If you want to go to Loch Ness, follow my advice. I’m an avid traveller and Nessie fan.

Step 1: Get to Scotland. According to basic geography, Scotland is the country where Loch Ness is. Starting from your country of origin, you can board the closest airplane, bus, boat, scuba driver, narwhal, drawgon (it’s a drawing of a dragon that comes to life and can fly), flying pony, or spacetime jumper and ride it until you get to Scotland.

Step 2: Fit in with the locals. As with any journey, you need to fit in with the local inhabitants if you’re gonna make it very far. Your first option is to dress like a commoner: in Scotland, the men dress like women and the women dress like men. If you’re unsure whether an outfit in feminine or masculine, try a unisex outfit like this:

ladydress

Another option is to wear invisibility garb, which will make you undetectable to everyone but high-level wizards.

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A final option is to dress as a wizard, but only do this if you’re prepared to duel regularly.

floralladydress

Step 3: Travel to Inverness. There are several settlements surrounding Loch Ness, the largest and most accessible is called Inverness. Once you reach Scotland and are wearing appropriate clothing, head to this city. Inverness is 8 miles from the loch itself, but you won’t find a bus or train that’ll take you closer.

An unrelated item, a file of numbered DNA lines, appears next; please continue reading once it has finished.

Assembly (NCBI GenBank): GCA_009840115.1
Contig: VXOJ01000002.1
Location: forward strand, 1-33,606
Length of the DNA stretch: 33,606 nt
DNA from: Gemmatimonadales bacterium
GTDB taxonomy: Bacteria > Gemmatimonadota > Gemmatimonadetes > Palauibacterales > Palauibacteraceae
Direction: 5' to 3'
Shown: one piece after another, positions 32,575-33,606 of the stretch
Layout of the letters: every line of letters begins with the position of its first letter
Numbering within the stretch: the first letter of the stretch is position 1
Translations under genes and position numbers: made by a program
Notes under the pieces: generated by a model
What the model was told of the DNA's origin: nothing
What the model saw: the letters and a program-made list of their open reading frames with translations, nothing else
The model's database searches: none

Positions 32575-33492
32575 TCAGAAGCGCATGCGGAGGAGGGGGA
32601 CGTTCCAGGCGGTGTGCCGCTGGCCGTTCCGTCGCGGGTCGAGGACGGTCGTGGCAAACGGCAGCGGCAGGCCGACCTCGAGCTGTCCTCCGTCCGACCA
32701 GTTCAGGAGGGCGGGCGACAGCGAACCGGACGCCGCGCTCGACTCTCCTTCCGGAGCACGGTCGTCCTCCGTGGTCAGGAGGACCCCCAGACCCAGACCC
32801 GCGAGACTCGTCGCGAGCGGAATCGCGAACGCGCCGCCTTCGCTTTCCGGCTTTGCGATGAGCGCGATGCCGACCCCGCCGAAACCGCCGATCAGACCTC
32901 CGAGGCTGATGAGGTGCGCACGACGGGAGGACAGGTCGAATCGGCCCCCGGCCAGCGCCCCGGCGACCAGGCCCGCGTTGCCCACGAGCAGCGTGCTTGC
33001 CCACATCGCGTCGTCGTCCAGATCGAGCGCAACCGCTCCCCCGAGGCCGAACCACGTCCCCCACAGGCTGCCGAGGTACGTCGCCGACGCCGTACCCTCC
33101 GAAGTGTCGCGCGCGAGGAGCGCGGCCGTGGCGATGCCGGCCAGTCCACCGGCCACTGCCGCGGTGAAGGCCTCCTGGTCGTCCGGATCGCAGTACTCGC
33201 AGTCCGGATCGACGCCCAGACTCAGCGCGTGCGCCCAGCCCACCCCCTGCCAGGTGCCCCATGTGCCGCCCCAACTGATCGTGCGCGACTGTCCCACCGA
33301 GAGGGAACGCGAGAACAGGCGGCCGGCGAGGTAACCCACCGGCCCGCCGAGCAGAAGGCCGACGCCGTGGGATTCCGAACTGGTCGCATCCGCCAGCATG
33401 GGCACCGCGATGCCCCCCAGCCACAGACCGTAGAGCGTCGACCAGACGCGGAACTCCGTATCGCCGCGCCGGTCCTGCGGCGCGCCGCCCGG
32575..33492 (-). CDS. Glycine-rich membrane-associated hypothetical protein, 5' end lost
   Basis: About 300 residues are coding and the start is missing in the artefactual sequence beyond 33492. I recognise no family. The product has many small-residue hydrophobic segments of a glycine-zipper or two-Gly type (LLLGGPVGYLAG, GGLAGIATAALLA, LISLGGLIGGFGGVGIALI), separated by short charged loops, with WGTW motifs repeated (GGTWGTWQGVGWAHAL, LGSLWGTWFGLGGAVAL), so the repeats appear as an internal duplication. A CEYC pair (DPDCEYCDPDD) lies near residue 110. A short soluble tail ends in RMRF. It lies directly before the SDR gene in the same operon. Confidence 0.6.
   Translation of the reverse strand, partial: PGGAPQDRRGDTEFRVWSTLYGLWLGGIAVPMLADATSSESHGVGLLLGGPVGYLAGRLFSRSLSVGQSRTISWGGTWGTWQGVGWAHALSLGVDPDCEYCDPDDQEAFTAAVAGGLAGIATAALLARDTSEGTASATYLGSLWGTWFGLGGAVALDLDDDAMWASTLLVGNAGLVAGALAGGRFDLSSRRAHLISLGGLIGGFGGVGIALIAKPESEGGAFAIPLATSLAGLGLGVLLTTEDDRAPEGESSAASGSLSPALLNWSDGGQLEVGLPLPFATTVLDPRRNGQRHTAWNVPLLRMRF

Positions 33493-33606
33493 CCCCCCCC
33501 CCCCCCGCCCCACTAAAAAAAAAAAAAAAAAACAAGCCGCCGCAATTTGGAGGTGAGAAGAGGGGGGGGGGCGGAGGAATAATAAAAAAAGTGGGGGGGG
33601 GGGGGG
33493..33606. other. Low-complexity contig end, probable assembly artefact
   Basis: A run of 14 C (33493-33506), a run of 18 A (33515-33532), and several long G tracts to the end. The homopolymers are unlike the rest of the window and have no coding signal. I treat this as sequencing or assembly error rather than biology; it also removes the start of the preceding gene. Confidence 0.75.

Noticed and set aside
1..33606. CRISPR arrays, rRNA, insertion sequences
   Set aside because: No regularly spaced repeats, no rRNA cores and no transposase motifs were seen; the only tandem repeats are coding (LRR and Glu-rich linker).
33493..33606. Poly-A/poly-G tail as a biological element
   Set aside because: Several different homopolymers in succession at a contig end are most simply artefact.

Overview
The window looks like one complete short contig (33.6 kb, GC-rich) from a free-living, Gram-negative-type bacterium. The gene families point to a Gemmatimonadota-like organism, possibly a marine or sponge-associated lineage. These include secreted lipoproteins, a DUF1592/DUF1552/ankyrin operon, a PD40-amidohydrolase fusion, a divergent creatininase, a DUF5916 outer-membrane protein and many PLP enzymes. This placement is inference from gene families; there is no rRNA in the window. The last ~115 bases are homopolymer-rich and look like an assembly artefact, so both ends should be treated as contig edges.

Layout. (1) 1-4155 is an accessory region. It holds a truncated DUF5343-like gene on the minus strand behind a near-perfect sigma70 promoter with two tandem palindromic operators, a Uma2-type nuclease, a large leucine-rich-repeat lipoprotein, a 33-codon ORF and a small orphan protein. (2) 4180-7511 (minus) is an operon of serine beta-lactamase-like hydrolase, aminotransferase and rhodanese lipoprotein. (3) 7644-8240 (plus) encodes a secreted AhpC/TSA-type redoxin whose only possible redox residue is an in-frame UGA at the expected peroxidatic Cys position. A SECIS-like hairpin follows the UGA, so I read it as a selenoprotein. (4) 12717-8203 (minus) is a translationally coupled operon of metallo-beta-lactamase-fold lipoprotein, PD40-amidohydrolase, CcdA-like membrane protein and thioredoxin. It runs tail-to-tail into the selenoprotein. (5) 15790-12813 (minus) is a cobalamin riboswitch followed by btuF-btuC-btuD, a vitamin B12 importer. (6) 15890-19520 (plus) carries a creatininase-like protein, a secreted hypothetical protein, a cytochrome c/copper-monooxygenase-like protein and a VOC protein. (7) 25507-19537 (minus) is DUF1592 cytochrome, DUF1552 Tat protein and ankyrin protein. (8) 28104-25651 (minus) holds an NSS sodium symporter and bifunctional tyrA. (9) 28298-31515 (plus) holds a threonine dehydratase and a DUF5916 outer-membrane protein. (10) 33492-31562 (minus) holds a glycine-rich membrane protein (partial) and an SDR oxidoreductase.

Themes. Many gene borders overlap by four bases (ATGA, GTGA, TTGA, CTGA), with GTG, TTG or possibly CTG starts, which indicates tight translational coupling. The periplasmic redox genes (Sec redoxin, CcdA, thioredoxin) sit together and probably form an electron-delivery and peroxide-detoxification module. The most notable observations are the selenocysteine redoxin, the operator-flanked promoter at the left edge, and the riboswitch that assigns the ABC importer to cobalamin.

Even though Inverness is the largest city in northern Scotland, it’s still pretty small, so if you stay there (which you probably will) be sure to book a hotel or hostel ahead of time. You can also pitch a tent next to the river if you want, but be aware of river trolls and kelpies.

inverness

Step 4: Follow the river. To get to Loch Ness from Inverness, follow the River Ness south. You can follow the river by taking a local bus, renting a bike, walking, hitchhiking, running, or riding a forest stallion. Be aware that the preferred currency of the region is nebula amulets, but basically any other amulet will work. Except sparkle amulets. And fart gems.

If you decide to walk to Loch Ness, there’s a safe footpath on the west side of the river, as opposed to the Path of Rage and Gore on the east side. If you encounter a vampire tree on your way, use passknock combination 3R-5R-1L.